The opinion of the court was delivered by: Gerard E. Lynch, District Judge
In this action for breach of contract, defendants move to dismiss either the first or the second of two claims for relief asserted by plaintiff. The motion will be denied.
Plaintiff, the former president and CEO of defendant Retirement System Group, Inc., sues for breach of contract, alleging in the first count that he terminated his employment for "good reason," and in the second count that he was fired by defendants without "cause." Plaintiff asserts that in either case, he would be entitled under his employment contract to the payment of certain severance benefits which defendants have allegedly refused to pay. Defendants argue that one or the other of these inconsistent claims must be dismissed.
The Federal Rules of Civil Procedure specifically authorize a party to "state as many separate claims or defenses as the party has regardless of consistency." Fed. R. Civ. P. 8(e)(2). Defendants argue that because both claims for relief assert the breach of the same contract, they are really the same claim, and invoke cases holding that a plaintiff may not plead inconsistent facts in support of the same claim for relief. See, e.g., In re Livent, Inc. Noteholders Sec. Litig., 151 F. Supp. 2d 371, 405-06 (S.D.N.Y. 2001); Nat'l W. Life Ins. Co. v. Merrill Lynch, Pierce, Fenner & Smith, Inc., 175 F. Supp. 2d 489, 492 (S.D.N.Y. 2000). The parties then engage in a delightful but ultimately unrevealing theoretical debate about whether plaintiff is asserting one claim or two. This debate is somewhat beside the point, because while plaintiff advances two inconsistent legal theories of recovery, he does not actually assert any inconsistent facts.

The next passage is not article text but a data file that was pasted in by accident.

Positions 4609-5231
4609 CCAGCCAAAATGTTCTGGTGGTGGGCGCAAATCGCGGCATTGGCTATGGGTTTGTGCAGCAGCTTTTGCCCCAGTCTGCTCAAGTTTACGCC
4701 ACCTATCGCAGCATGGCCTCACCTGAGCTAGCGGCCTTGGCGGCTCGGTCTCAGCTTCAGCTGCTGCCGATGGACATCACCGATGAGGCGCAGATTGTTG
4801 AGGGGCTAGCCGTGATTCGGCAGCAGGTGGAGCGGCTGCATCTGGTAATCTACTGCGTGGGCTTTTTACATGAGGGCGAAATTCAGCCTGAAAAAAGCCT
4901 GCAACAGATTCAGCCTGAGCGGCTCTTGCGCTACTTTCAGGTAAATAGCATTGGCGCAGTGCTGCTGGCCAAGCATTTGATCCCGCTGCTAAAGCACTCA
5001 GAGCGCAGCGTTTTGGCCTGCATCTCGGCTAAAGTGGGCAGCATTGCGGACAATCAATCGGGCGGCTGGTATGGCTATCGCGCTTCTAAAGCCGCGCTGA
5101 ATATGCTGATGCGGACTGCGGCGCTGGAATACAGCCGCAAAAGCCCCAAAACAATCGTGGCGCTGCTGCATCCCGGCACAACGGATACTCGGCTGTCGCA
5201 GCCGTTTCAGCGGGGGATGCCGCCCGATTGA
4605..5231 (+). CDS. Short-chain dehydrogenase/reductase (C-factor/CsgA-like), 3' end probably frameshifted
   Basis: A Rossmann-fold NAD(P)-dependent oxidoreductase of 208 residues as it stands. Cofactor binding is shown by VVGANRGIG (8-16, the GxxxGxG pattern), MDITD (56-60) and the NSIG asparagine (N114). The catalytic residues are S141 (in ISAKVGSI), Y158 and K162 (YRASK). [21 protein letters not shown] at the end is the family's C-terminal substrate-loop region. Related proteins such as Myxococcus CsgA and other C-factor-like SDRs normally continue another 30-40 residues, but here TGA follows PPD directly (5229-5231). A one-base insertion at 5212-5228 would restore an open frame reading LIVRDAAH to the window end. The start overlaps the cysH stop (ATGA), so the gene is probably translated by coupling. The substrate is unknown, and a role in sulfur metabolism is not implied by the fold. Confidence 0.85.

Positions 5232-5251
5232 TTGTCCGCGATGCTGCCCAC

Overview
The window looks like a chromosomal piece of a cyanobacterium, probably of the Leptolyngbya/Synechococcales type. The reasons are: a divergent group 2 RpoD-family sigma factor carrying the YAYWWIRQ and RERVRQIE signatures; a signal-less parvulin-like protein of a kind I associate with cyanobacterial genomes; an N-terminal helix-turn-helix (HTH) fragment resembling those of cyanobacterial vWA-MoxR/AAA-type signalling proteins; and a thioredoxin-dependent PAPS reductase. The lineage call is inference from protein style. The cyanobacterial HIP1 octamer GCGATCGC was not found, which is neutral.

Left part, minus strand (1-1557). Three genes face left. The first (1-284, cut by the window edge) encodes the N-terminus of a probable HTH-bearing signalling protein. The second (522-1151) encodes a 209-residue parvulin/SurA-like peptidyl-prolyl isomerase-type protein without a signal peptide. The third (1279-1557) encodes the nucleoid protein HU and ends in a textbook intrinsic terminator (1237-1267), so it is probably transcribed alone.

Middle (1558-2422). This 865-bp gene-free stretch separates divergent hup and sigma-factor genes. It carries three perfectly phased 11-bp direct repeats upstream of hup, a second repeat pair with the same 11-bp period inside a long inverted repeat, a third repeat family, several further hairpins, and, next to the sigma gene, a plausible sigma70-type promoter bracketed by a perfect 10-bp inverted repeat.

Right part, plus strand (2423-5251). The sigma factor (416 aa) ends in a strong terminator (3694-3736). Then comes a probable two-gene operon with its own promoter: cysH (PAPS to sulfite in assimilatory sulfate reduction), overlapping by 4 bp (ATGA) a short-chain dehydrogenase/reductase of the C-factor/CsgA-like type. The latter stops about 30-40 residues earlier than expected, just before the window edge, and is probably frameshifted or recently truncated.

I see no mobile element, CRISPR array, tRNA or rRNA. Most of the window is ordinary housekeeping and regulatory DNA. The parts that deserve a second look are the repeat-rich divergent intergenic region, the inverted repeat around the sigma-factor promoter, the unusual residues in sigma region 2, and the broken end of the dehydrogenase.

In connection with his first cause of action, plaintiff asserts that on or about December 29, 2005, he delivered and emailed a communication to defendants. (Compl. ¶ 19.) This may or may not turn out to be true, but plaintiff presumably knows what he did, and he would be hard put to deny at some later point in the litigation, and he does not deny in connection with his second cause of action, the purely factual component of this allegation. However, whether that communication operated as an effective "notice of termination," as plaintiff contends in his first claim (id.), or whether plaintiff remained employed until a few days later, when he alleges in his second claim that defendants falsely announced his resignation (Compl. ¶ 28), is a subtler question.
Whether an employee quit or was fired is often a disputable conclusion, about which reasonable people may differ even if the underlying facts are not in question. There is thus nothing improper about plaintiff attempting to protect himself by arguing in the alternative that since (in his view) defendant was in either case in the wrong, he is entitled to prevail regardless of whether a court ultimately concludes that he quit or was fired.
As the Federal Rules require only notice pleading, the complaint is not required to, nor does it, set forth the text of plaintiff's December 29 communication, or other wise explain in detail the basis for either conclusion. The Federal Rules provide discovery mechanisms by which the parties can develop the necessary facts and learn each other's ultimate contentions. At this stage in the litigation, it would not be an efficient use of judicial resources, and it is not the Court's role under the Federal Rules, to further explore what actually happened, to determine the legal effect of the alleged communication, or to decide whether the parties will ultimately be fighting over whether plaintiff had "good reason" to quit or over whether defendants had "cause" to fire him. For now, the Rules permit plaintiff to juggle both theories.
Accordingly, defendants' motion is denied.
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